The White House Council on Environmental Quality (CEQ) recently published its final Phase 1 Rule to Amend the 2020 National Environmental Policy Act (NEPA) implementing regulations. The final rule was published in the Federal Register.
In the final rule CEQ reverted to the 1978 NEPA regulatory text, with additional “non-substantive changes ... to accommodate the current structure of the CEQ regulations.”
CEQ intends for the Phase 1 rule provisions to have the same meaning as the corresponding provisions that were in effect from 1978 through September 2020.
The final rule is effective on May 20, 2022, and challenges to the rule are likely and may be filed in multiple district courts across the country.
CEQ, which was created in 1969 by NEPA, advises the President and develops policies on climate change, environmental justice, federal sustainability, public lands, oceans, and wildlife conservation, among other areas.
Purpose and Need Statement
The purpose and need section of an Environmental Impact Statement (EIS) details the rationale for an agency’s proposed action and sets the parameters for the range of reasonable alternatives that an agency must consider and analyze in any EIS.
The 2020 regulations directed agencies to focus the purpose and need statement on the goals of the applicants within the agency’s statutory authority.
The final rule amends CEQ’s regulations to require an EIS to state the purpose and need to which the agency is responding in proposing alternatives, including the proposed action.
The rule removes the second sentence from the 2020 regulations that required agencies to base the purpose and need on the goals of the applicant and the agency’s authority when the agency is reviewing an application and removes the reference to the goals of the applicant from the definition of “reasonable alternatives.”
The revision, according to CEQ, is intended to clarify that agencies have discretion to consider a variety of factors when assessing an application for an authorization, which include the goals of the applicant, but not to the exclusion of other factors.
Factors considered may include “national, agency, or other policy objectives applicable to a proposed action,” “desired conditions on the landscape or other environmental outcomes,” and “local needs.”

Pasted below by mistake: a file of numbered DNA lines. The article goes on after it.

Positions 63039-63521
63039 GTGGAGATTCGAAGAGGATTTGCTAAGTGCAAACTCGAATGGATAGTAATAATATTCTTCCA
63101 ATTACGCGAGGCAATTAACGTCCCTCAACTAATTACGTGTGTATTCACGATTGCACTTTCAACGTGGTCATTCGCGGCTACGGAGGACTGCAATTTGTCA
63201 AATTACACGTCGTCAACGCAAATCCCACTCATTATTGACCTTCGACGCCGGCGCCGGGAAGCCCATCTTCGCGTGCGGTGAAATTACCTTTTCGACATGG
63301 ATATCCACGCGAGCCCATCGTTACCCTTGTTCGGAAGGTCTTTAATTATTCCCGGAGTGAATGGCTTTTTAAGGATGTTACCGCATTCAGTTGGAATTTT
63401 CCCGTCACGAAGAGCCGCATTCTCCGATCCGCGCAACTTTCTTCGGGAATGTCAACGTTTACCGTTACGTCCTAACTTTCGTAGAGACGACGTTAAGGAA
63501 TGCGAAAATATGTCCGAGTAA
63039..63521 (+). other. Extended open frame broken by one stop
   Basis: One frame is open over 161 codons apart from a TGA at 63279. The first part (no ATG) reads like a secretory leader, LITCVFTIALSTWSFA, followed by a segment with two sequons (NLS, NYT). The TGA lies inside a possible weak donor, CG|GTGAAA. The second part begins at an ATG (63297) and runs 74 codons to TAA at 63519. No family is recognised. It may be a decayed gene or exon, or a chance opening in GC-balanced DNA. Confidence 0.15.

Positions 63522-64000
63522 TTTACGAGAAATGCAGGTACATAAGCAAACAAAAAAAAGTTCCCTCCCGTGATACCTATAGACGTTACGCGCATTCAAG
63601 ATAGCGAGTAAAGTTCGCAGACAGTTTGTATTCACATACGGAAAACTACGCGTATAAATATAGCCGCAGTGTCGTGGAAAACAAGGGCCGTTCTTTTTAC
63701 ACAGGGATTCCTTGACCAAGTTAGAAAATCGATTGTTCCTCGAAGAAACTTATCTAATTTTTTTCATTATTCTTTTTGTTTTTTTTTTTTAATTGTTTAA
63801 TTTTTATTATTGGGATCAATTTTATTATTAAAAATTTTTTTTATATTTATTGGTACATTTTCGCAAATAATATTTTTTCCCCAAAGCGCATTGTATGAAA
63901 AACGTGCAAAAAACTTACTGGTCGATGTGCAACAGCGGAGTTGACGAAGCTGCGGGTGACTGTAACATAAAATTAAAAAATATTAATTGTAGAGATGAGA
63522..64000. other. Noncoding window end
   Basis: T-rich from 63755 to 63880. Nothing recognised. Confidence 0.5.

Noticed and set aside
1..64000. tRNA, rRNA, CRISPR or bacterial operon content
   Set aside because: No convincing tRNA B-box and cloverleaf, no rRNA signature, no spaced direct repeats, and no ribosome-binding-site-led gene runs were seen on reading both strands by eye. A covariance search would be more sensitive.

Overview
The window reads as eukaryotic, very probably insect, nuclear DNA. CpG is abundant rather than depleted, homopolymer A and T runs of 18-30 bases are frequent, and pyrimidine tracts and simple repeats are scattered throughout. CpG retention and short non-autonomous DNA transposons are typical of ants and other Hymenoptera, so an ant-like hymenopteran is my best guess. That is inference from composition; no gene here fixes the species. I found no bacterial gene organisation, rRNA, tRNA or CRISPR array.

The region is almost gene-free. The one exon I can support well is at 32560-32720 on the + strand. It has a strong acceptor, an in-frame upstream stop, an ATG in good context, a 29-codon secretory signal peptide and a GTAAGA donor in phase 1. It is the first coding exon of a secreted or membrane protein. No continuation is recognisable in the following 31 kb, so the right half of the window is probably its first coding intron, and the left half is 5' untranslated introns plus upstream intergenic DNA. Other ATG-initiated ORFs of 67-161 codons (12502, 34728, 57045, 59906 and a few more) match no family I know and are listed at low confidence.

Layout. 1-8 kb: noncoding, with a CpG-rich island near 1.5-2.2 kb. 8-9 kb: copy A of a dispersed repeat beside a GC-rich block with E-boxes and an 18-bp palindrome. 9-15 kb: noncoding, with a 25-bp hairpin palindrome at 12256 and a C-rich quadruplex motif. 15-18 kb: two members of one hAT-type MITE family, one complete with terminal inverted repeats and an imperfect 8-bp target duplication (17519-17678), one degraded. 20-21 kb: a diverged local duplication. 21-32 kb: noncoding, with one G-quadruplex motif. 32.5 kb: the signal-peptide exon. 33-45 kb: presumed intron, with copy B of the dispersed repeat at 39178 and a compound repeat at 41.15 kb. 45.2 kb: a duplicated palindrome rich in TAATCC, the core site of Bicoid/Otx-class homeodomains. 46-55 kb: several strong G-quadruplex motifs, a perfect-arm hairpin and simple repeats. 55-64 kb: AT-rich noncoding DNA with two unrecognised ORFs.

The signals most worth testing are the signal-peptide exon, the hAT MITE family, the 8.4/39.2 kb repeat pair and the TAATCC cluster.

The 2020 rule resulted in the inclusion of ‘‘ceiling provisions’’ that made the CEQ regulations the maximum requirements agencies could include in their agency NEPA procedures.
The final rule removes language from the 2020 regulations that stated the CEQ regulations were the maximum requirements agencies could include in their agency NEPA regulations and that CEQ’s regulations would control where existing agency NEPA procedures were “inconsistent.”
The 2020 rule also required agencies to propose new or revised procedures within 12 months to eliminate any inconsistencies. CEQ issued an interim final rule in June 2021 that extended that deadline by 2 years—to September 14, 2023. CEQ finalizes that deadline extension in the final rule.
Definition of ‘‘Effects’’ or ‘‘Impacts’’
NEPA requires federal agencies to examine the environmental effects of their proposed actions and alternatives and any adverse environmental effects that cannot be avoided if the proposed action is implemented.
The 2020 NEPA regulations consolidated the definition of effects, by requiring consideration of reasonably foreseeable effects that have a reasonably close causal relationship to the proposed agency action.
The intent behind this “consolidated effects” definition was not to avoid consideration of effects caused by agency actions, but rather to help agencies avoid wasting time and resources on categorizing the type of effect.
The final rule restores the definitions of “direct” and “indirect” effects and “cumulative impacts” contained in the 1978 regulations and removes language from the 2020 regulations, which defined effects as those that “have a reasonably close causal relationship,” and language stating that “but for” causation is insufficient and generally excluding effects that are remote in time or geography, the product of a lengthy causal chain, or effects over which the agency has no statutory authority.
The final rule, therefore, removes language from the 2020 regulations that qualified the effects that could be considered. CEQ expects that reverting to the 1978 regulatory text will avoid any constraints on agency discretion and ensure that “reasonably foreseeable effects,” including climate effects, are not omitted from disclosure.
CEQ emphasized that these changes are intended to ensure agency decision makers have a complete view of reasonably foreseeable effects of their proposed action but “will not result in consideration of a limitless universe of effects.” Rather, the effects analysis will be bounded by a “reasonableness standard.” The definition of “effects” will continue to include the phrase “reasonably foreseeable.”
The final rule is available here.
In November 2021, the American Public Power Association (APPA) submitted comments on CEQ’s proposed rule, “National Environmental Policy Act Implementing Regulations Revisions.”
In the comments, APPA expressed support for proposed revisions to NEPA regulations that focused limited agency resources on the most pertinent environmental issues while also reducing duplication and providing parties with more certainty.
Now that the Phase 1 rulemaking is complete, CEQ will turn its attention to the Phase 2 NEPA proposal, which will more broadly revisit the 2020 NEPA regulations and propose further revisions that, according to CEQ, will promote better decision making and meet environmental, climate change, and environmental justice objectives.
The Phase 2 proposal is expected later this year and could have significant importance to APPA member projects.